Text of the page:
Avoiding a Spirit of Lethargy

The author of Hebrews here lays out two paths, the path of belief and the path of unbelief, and neither are to be taken lightly.

Christ knew that there is a gravity to evangelism and we do well to take it to heart. We are not offering membership to a political party, or a social club, or a retreat center; we are offering life and death. Those who hear the gospel and reject it or receive it insincerely heap condemnation on themselves. Those who receive the gospel with faith and repentance receive an inheritance that the world cannot contain.


The previous post in this two-part series began with the problem of spiritual lethargy which led us to the passage in Heb 6:1-12, a passage that is written for the expressed purpose that it would help against spiritually lethargy (v.12).

One might raise the question of how. How does it work? How does this passage about members of the church falling away from the faith help those who experience depressed spirituality? “So you are feeling down. Here, let’s think about everyone your ministry has failed, everyone upon whom your gospel has had no effect.” How was the audience possibly to be benefitted?

For one, it no doubt accurately describes the experience of the Christians to whom the letter is addressed. Like us, they had seen members of the church fall away from the faith, they had wondered what that meant for those people. How were they to understand their friends who once seemed so passionate, so “sold-out” for Christ, but who now seem to want nothing to do with the gospel. Well, says the author of the letter, the problem was not in the gospel but in the lack of sincere faith (see the previous post).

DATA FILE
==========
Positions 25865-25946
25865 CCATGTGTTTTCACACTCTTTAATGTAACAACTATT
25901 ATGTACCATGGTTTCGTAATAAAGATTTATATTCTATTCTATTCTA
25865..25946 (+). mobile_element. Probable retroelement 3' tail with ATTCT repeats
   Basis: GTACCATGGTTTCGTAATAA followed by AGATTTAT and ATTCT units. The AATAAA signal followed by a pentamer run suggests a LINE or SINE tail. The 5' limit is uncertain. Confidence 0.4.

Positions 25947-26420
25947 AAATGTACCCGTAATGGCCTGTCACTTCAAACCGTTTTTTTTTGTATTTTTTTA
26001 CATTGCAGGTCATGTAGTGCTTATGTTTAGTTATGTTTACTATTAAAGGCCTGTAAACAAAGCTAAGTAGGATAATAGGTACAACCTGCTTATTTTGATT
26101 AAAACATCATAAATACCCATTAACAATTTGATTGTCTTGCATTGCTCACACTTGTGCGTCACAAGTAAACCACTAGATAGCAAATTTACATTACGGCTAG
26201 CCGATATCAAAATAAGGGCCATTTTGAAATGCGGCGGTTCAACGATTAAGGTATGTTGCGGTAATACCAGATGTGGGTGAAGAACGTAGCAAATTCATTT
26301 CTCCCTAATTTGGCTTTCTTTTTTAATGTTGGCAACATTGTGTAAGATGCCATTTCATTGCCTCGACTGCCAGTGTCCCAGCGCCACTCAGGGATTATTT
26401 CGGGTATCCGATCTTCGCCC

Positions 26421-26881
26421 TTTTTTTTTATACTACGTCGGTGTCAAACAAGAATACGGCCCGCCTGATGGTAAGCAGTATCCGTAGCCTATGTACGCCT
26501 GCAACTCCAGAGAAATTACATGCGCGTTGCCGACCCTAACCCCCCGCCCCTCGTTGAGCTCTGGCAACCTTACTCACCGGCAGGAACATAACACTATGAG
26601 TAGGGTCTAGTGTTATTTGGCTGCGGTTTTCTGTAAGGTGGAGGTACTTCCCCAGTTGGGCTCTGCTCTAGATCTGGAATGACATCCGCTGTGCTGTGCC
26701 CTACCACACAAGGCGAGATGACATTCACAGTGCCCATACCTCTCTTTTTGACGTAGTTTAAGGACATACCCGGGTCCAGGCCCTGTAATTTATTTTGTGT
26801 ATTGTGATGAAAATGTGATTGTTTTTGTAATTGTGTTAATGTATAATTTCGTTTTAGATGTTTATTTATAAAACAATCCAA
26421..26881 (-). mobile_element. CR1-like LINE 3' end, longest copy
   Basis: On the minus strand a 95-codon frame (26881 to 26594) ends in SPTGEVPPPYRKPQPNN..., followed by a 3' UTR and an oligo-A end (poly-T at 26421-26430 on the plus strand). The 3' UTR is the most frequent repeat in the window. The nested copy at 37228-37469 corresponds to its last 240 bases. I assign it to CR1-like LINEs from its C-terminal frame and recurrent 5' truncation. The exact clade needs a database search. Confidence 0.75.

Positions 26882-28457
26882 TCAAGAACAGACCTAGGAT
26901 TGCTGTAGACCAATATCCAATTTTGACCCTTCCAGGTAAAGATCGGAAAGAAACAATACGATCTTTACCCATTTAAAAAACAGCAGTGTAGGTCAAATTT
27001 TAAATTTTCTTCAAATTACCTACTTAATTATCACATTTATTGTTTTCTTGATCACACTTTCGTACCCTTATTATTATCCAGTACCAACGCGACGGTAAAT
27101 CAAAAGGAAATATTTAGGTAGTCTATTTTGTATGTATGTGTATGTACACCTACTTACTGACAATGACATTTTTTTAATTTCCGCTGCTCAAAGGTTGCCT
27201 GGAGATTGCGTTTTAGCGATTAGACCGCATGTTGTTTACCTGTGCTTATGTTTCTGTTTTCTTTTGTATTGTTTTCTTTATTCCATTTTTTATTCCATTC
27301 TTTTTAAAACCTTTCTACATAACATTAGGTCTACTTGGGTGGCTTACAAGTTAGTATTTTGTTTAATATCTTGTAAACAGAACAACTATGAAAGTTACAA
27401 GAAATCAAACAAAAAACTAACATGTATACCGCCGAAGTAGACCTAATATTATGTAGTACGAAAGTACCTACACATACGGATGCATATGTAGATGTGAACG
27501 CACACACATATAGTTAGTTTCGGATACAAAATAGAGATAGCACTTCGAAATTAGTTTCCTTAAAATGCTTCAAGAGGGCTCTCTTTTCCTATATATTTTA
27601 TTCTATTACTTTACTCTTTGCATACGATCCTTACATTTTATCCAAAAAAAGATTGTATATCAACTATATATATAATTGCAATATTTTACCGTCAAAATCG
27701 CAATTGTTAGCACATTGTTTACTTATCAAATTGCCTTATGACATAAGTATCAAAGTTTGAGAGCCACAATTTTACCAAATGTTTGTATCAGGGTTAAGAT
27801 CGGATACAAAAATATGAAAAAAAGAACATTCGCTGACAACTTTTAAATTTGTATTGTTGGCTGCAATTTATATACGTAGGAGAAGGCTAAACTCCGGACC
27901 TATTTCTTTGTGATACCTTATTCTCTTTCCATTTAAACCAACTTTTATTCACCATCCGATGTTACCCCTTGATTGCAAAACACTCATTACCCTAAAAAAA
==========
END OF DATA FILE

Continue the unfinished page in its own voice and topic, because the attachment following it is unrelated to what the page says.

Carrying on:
Persistence in the Faith

Secondly, this passage is meant as an encouragement to those who have persisted in the faith. The author of the letter changes his tone in v.9 when he says,

Though we speak in this way, yet in your case, beloved, we feel sure of better things—things that belong to salvation.

He is saying, “Yes, I know that these people have fallen away from the Christ, but I am writing to you because you are not them.” He knows that his teaching will benefit them because they are the ones who receive it in faith. They do not need to fear the kind of failure that they see in the apostate believers if they are living lives marked by true faith and repentance. As the Psalmist writes, “God knows the way of the righteous,” (Ps 1:6) and they are righteous in Christ. They can have full assurance that they will inherit the promises. God does not grant faith to some and patience to endure to others, but true faith is a faith that comes with patience. One that relies on the Lord for the inheritance he has promised them, the inheritance of King Jesus.

His teaching echoes the teaching of Paul to “work out your salvation in fear and trembling” (Phil 2:12). This is not because the Christian life is to be timid and fearful, but because Christians can be confident that God is at work in them and that work moves inevitably toward completion (Phil 1:6). Those who are in Christ can press forward in his word, strive for growth, for discipline, for a deep encounter and celebration of God’s glory in the world.  They ought not strive as those constantly living under the threat of failure, but as those who are already breathing the fresh air of the new heavens and new earth.

Evangelism and Costly Grace

Lastly, I cannot help but wonder if this passage is not also here for those in the church who are perhaps still considering the faith.

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